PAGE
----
Restaurants Pivot to Online Food Delivery and Ghost Kitchens Due to COVID-19

Nearly three out of four people are likely to purchase food from the comfort of their own home instead of going out. Is this because of the recent Coronavirus (“COVID-19”) pandemic, or is this where the restaurant business is heading permanently? Since March of 2020, restaurants everywhere were subject to restrictions and shut-down orders to help stop the spread of COVID-19. In due course, this resulted in a substantial loss of sales for many restaurants, all the while their overhead costs remained due. Third-party food services, such as Uber Eats, Postmates, and Grubhub, initially began to surface during 2018. They have grown considerably larger during this time and are now an essential part of our economy.

As the pandemic persists, restaurants are required to come up with ways to help mitigate costs to stay in business– which include employee salaries, utilities, rent. Offering food delivery services allows them to do just that! Restaurant personnel could return to work to serve as many customers as possible, but opening up their kitchens came with a different, significant price to pay. According to Business Insider, third-party delivery services charge restaurants commissions on orders at approximately 30%, a sizeable dent in what are already dwindling profits.

This predicament brought rise to ghost restaurants, which are delivery-only. Setting up a solely virtual restaurant does not entail many of the main costs that traditional restaurants must pay, such as server payroll, higher costs for dining in space and higher utility costs. As they already have the kitchen and space for employees to prepare food, most traditional restaurants can manage by adding delivery. However, ghost restaurants have an edge as their only costs would be online charges, including an online menu, an easy-to-use website, and an online ordering and delivery service module. The ordering and delivery systems are especially vital to success, so many restaurant owners rely on trusted third-party food services.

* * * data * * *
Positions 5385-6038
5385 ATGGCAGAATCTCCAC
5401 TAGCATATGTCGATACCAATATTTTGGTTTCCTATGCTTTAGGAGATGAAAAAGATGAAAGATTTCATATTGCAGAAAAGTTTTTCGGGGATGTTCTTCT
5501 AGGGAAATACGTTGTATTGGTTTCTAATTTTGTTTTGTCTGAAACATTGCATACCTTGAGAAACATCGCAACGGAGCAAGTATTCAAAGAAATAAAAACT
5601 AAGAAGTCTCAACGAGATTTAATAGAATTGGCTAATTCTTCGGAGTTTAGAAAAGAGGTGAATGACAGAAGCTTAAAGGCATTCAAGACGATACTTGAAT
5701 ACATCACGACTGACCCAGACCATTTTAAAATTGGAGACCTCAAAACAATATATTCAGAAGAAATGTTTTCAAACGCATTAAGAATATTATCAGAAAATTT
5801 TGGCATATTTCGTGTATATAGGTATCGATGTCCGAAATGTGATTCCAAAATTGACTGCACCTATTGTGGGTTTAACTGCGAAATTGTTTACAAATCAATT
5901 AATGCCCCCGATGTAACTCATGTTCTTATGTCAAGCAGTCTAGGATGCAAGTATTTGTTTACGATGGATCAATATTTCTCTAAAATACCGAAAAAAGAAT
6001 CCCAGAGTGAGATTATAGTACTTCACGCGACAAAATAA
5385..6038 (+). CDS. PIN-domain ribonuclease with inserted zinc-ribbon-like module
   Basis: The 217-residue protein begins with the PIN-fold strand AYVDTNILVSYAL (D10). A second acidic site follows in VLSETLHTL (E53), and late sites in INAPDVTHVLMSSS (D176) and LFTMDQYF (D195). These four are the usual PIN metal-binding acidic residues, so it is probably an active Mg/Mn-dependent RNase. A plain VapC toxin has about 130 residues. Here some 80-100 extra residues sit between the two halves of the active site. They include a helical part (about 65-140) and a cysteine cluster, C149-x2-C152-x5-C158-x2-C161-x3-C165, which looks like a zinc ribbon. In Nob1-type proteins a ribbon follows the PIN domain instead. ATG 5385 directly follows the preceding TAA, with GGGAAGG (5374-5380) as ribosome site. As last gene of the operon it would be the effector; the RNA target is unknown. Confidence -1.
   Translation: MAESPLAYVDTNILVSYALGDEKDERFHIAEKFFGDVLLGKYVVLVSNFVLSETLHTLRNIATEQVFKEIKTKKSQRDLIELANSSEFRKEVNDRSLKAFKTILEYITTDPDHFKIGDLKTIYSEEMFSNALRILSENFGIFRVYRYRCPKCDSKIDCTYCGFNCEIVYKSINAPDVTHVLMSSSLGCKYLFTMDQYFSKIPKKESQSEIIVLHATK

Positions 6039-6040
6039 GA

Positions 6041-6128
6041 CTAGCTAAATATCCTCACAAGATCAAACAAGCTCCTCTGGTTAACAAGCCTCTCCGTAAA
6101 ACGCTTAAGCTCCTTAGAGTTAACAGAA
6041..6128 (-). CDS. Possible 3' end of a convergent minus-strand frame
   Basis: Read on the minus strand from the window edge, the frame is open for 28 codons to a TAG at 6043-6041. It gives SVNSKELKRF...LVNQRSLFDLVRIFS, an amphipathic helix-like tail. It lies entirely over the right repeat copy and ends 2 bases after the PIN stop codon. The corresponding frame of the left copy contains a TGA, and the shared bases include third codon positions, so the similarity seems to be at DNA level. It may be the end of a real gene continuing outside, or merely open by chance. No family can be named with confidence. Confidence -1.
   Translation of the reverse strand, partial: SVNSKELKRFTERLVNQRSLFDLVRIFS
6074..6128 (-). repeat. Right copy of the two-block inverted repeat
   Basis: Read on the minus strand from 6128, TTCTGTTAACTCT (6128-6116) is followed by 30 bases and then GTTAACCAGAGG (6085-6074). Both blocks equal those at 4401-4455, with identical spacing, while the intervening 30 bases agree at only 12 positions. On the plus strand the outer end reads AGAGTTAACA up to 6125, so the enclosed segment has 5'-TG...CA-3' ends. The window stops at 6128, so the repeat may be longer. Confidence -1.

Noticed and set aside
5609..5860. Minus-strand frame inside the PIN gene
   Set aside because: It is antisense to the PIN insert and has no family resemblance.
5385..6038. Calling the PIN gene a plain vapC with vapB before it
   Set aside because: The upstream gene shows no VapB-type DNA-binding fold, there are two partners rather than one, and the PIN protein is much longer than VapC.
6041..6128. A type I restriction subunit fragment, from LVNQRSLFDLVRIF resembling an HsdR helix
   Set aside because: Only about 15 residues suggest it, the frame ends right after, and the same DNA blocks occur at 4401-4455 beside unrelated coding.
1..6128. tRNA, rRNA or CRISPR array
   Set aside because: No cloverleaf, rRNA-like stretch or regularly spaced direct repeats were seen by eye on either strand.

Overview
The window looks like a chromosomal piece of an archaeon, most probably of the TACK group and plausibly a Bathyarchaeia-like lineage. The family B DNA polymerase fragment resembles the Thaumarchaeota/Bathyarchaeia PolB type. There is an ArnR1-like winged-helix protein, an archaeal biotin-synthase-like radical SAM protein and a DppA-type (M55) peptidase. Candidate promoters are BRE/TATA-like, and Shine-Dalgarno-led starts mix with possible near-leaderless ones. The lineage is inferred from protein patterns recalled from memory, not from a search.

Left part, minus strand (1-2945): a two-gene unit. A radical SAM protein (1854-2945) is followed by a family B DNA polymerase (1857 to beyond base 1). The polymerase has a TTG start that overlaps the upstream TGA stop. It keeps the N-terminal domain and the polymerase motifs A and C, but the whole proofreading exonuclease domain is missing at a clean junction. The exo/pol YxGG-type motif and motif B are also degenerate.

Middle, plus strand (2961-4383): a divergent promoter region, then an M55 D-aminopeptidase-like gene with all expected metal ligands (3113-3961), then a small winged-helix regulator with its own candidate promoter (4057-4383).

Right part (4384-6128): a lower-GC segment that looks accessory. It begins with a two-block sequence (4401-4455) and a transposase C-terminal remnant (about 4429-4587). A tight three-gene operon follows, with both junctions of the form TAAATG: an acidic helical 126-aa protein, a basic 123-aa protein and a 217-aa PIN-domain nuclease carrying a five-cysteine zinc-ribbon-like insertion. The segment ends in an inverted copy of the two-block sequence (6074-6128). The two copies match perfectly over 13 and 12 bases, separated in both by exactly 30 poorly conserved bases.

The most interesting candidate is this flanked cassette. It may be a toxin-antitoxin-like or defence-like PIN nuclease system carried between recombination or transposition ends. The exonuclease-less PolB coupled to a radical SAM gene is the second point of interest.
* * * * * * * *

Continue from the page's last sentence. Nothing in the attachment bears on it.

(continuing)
Foreseeably, the only additional costs for ghost restaurants would be new equipment to keep up with trending food demands. According to US Foods, ghost restaurant revenue could hit $1 trillion by 2030.

Third-party food and delivery services have swept the nation, especially during the pandemic, but at a price, as it is not a modest expense for restaurant owners. During these troubling and uncertain times, if restaurants want to stay relevant and continue in business, they must pay large service fees established by the third-party vendors or add their own delivery services. While the pandemic has given rise to ghost restaurants, which showed significantly larger profit margins throughout 2020 because their overhead costs are much less than a typical restaurant, many restaurant owners are changing their model and adapting to compete and stay the course.

Overall, food delivery services have become an important partnership to the restaurant business. The market shift to ghost restaurants can only help the foodservice industry prepare for what is to come. As a best-selling novelist, Ken Follett, once said, “hard work should be rewarded by good food,” so be sure your restaurant is ready and worthy!

Author: Amelia Fetter, CPA

For any questions or further information, please contact a member of Withum’s
Consumer Products Team.

Consumer Products

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